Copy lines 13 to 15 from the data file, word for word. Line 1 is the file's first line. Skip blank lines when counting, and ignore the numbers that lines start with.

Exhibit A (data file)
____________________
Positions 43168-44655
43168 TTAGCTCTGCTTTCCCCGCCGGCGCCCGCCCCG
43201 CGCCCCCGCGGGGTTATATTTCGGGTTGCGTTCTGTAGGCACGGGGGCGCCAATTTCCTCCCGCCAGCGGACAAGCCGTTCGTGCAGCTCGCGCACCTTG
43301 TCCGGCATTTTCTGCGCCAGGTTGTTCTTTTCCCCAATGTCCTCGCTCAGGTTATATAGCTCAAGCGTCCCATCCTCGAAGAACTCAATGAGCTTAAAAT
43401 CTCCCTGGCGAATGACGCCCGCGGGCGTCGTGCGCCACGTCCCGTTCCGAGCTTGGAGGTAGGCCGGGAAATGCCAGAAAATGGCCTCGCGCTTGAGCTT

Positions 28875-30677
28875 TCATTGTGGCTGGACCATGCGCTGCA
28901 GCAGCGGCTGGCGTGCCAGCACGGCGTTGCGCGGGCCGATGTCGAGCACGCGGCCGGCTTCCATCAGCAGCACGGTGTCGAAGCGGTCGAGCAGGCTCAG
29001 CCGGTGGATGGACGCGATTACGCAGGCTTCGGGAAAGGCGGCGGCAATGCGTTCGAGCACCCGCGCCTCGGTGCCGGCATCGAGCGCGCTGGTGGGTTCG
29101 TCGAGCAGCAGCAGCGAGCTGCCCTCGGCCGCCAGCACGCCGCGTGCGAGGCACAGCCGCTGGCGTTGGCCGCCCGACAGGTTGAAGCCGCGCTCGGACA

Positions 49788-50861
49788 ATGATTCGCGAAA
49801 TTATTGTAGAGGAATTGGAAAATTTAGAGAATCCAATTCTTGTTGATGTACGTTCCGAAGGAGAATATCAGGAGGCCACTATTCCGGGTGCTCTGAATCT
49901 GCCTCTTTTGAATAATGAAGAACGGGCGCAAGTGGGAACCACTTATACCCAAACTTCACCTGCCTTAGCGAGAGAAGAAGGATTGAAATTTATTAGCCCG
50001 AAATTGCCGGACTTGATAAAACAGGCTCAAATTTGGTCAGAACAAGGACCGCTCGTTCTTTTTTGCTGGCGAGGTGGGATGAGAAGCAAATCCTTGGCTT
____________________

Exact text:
49801 TTATTGTAGAGGAATTGGAAAATTTAGAGAATCCAATTCTTGTTGATGTACGTTCCGAAGGAGAATATCAGGAGGCCACTATTCCGGGTGCTCTGAATCT
49901 GCCTCTTTTGAATAATGAAGAACGGGCGCAAGTGGGAACCACTTATACCCAAACTTCACCTGCCTTAGCGAGAGAAGAAGGATTGAAATTTATTAGCCCG
50001 AAATTGCCGGACTTGATAAAACAGGCTCAAATTTGGTCAGAACAAGGACCGCTCGTTCTTTTTTGCTGGCGAGGTGGGATGAGAAGCAAATCCTTGGCTT